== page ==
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Translation Toolkit

Faculty of Modern and Medieval Languages

 

3. Equivalence and Translation Loss

The discussion in Section 2 of SL-TL bias indicates that translation is an active process in which the translator needs to set up criteria for handling the relationship between the ST and the TT. It is also evident that in this process there is always likely to be some form of loss, even if that is not at the literal level but at the level of the conciseness of the expression:


ST1: Value Added Tax

Spanish: Impuesto sobre el Valor Añadido

Italian: Imposta sul valore aggiunto.  


ST2: Blind in one eye

Spanish: tuerto

Italian: guercio


In ST1 the source-language expression is more concise, whilst the two TTs include prepositional phrases, and the reverse is true of ST2. It may be that in translation the formal differences in these expressions could give rise to the loss on a play of words with thematic importance; for example, if ST2 were taken from a ST in which phrases formulated on the basis of 'eye' were linked to the theme of vision and perception.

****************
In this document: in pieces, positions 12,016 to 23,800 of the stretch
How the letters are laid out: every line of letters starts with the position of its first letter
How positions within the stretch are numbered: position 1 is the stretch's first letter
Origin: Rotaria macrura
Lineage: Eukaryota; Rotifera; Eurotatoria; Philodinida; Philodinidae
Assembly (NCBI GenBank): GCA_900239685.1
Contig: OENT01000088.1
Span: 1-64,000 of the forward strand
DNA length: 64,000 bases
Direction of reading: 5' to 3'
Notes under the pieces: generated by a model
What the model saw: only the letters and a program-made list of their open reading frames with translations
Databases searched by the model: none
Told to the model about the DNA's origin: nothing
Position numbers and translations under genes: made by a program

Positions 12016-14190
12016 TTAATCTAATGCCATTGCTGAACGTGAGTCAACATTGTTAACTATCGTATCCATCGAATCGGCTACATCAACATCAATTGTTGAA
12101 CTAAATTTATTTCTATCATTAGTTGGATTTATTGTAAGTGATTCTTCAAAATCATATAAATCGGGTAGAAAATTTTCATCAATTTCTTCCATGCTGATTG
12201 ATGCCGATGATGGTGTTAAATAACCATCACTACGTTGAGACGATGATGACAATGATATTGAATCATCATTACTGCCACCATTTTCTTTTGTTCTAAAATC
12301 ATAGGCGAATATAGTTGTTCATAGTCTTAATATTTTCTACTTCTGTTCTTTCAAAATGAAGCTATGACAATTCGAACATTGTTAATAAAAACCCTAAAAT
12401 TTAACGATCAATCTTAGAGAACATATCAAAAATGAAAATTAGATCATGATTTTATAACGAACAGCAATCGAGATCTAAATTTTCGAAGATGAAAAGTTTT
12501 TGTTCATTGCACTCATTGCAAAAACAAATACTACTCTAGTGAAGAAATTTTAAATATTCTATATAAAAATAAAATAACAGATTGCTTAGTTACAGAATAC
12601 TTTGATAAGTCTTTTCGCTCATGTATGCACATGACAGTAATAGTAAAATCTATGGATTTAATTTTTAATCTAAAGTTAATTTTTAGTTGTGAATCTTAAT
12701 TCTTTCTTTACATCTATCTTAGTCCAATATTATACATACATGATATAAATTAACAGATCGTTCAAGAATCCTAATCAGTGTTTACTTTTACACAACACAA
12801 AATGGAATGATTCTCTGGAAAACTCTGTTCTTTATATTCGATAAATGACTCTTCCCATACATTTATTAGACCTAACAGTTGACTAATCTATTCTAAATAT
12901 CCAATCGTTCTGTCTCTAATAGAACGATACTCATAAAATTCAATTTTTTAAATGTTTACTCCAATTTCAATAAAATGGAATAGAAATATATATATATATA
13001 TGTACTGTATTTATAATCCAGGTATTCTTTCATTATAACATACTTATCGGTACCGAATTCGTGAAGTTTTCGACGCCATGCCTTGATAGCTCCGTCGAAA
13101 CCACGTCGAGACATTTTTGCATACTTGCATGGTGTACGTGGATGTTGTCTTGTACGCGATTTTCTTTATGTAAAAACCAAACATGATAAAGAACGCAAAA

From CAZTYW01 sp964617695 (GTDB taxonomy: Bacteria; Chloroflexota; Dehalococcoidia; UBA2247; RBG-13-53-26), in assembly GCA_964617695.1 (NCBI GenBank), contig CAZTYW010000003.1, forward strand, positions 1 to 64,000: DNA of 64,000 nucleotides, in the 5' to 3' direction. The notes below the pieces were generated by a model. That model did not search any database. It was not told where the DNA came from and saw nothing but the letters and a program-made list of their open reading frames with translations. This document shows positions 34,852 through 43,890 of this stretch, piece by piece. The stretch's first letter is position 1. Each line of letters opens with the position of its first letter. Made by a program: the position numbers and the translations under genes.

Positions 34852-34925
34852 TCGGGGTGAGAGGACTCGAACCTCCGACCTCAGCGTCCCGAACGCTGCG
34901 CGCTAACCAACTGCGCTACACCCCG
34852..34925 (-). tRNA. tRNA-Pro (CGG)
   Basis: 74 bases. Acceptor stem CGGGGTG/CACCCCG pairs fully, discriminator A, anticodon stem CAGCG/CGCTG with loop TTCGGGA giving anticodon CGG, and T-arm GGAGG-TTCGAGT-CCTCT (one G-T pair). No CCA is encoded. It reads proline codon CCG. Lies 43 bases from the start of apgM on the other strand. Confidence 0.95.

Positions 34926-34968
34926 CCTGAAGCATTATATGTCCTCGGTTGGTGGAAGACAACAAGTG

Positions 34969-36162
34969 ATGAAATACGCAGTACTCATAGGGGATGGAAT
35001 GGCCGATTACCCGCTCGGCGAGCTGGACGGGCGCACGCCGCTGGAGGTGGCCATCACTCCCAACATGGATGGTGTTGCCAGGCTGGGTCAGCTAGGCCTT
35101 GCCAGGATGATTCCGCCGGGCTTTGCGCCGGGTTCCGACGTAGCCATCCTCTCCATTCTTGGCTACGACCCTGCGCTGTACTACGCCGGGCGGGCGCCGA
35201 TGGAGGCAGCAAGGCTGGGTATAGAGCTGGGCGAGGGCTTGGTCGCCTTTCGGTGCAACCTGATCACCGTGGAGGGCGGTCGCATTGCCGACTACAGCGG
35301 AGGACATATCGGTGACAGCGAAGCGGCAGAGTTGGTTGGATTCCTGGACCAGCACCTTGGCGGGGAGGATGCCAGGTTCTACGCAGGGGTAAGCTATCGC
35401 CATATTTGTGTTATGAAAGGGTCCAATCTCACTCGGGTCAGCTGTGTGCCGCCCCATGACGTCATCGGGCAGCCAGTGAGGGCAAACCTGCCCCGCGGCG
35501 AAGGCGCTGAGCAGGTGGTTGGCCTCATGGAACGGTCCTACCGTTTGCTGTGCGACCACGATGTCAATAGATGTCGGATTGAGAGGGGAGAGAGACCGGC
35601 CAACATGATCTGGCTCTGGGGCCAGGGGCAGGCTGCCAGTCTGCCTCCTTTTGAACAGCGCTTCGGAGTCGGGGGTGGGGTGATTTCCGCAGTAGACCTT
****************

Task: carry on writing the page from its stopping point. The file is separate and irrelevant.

The challenge of translation then is to accept that the translator's job is not to eliminate loss but to reduce loss by making conscious decisions about which ST features to respect, and which to sacrifice. This will be the focus of the rest of the tool kit.

Compromise & Compensation

Compromise arises from the need to palliate the effects of translation loss. When there is inevitable, unacceptable compromise then there is a need for compensation. Compensation is a matter of choice and decision; it is the reduction of unacceptable translation loss through the calculated introduction of less unacceptable loss. Translation loss can usefully be compared by analogy to energy loss since, in a machine, loss of energy comes about with any use or transfer of energy. In any process of translation there will necessarily be some loss. Engineers see energy loss merely as a problem which they must confront by designing ever more efficient machines, in which energy loss is reduced. Translation loss is by analogy any non-replication in the TT of ST features, including the addition of information or detail. The analogy is intended to suggest that translators should concentrate on controlling, and channelling loss. One means by which loss can be controlled is through compensation. The following notes aim to help suggest guidelines for judging when it is necessary, and techniques for handling it.